In California, thousands of long-disenfranchised people were (finally) told they have the right to marry their partners. On November 4, for a number of frustrating reasons, that right was stripped of us. Victims of a slim and largely misled majority, we are now, once again, told that we are not deserving. We are not equal. And that is wrong. Just plain wrong.

Kezza said...

I can't particularly add anythying here that hasn't already been said. Personally I don't see myself in a situation where I would want to get married in the near future, however I'd like to have the option, not because I think it validates my relationship in anyway but because if I were to build a home and a family with a partner I'd like to know that that would have the same entitlements as the spouses of my siblings.

Prop 8 is most disturbing because it strips away rights which were previously granted, it says to the world that homosexuals should be denied access to the same rights as their heterosexual neighbors. Imagine being told that as a homosexual you would be denied hospital treatment, the right to vote, access to welfare, any of the things you can currently do.

I know they are extreme examples but at the end of the day this is what its like, being stripped of the most basic rights to carry out a dignified life in the community.

Muzbot said...

All this is very true and it is what Prop 8 is about, however, I was just upset that I had heard a guy ranting on about how being able to marry would validate him and his partner. I believe that the love you have for someone validates a relationship. Not that bit of paper. Straight or gay it makes no difference.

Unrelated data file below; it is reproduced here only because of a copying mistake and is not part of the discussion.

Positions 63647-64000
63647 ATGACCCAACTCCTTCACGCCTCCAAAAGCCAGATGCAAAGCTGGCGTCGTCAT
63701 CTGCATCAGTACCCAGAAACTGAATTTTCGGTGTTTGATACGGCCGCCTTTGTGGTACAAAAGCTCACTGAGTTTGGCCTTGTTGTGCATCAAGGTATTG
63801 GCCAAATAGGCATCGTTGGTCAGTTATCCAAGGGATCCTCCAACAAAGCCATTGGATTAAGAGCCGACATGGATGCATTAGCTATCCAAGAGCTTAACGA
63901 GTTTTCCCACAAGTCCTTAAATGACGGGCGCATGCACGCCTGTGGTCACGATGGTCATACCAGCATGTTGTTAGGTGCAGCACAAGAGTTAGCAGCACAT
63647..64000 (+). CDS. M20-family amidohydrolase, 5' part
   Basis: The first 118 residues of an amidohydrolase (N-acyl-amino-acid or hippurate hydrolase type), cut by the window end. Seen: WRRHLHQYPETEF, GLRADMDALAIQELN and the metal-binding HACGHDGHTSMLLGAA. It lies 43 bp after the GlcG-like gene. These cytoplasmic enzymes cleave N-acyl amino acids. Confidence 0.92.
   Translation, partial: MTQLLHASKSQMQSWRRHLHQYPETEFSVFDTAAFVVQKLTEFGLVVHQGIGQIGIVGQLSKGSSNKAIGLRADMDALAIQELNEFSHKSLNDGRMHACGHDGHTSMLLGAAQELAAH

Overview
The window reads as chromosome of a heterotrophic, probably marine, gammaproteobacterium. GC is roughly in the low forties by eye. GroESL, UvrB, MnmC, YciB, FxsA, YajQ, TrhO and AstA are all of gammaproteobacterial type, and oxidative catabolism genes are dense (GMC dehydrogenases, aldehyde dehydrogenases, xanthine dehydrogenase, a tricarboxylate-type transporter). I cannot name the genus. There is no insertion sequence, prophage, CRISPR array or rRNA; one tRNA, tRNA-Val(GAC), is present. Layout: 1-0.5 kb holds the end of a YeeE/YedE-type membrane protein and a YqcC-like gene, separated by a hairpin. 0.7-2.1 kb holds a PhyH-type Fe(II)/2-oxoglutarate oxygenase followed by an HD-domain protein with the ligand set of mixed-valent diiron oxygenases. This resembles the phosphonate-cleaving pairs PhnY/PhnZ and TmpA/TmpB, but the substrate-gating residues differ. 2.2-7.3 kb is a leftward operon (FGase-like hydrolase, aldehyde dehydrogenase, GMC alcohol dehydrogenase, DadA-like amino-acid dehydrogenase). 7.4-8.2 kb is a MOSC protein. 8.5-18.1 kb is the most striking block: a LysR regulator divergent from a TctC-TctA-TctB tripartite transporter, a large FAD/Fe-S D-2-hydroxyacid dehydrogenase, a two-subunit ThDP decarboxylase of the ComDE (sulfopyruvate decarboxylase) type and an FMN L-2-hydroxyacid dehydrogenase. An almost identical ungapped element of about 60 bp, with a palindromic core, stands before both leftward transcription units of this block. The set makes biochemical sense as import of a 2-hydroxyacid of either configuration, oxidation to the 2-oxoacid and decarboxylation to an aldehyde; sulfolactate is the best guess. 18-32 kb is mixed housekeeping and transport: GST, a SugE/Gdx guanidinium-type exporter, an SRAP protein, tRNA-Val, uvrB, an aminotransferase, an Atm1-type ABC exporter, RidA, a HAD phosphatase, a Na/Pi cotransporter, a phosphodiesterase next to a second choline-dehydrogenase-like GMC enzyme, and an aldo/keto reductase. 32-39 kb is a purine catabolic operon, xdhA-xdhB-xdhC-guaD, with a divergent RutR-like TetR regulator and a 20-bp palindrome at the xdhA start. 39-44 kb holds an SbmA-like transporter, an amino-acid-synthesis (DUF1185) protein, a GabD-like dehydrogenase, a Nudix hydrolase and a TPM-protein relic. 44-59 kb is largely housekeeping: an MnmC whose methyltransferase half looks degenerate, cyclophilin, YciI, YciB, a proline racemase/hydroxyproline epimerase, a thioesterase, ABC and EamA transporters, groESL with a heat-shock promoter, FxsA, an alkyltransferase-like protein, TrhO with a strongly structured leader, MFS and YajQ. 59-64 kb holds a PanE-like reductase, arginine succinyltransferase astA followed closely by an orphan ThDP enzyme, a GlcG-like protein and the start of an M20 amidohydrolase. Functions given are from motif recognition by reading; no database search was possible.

Don't get me wrong here, to me civil rights are a huge issue, globally. Material gains or arguing about what material property they now lose out on bugs me.

I'm not great with words, hence why I like pictures, I guess my post is about love.

Anonymous said...

Liked your take on things Muzbot, it was about love. And from what I read, whoever you fall in love with is a lucky man.

Crystal said...

I get what you're talking about. It would piss me off too if I overheard a misguided conversation. The right to marriage does not equal the right to love. One thing I've realised about you is that you do have a heart, and it is a kind one. It's a good thing you've had the chance to share it with someone.

Kezza said...

I get the whole love thing, I really do, however I struggle to find it fair that one group can marry and another can't. Don't get me wrong... I know that love is what you make it and that getting married isn't the ultimate expression of love, however to have the option... That'd be nice. Hell I'm not even campaigning for myself as I'll most likely die a lonely old spinster with a dozen cats, but I figure someone should have the chance to get married if they feel so inclined.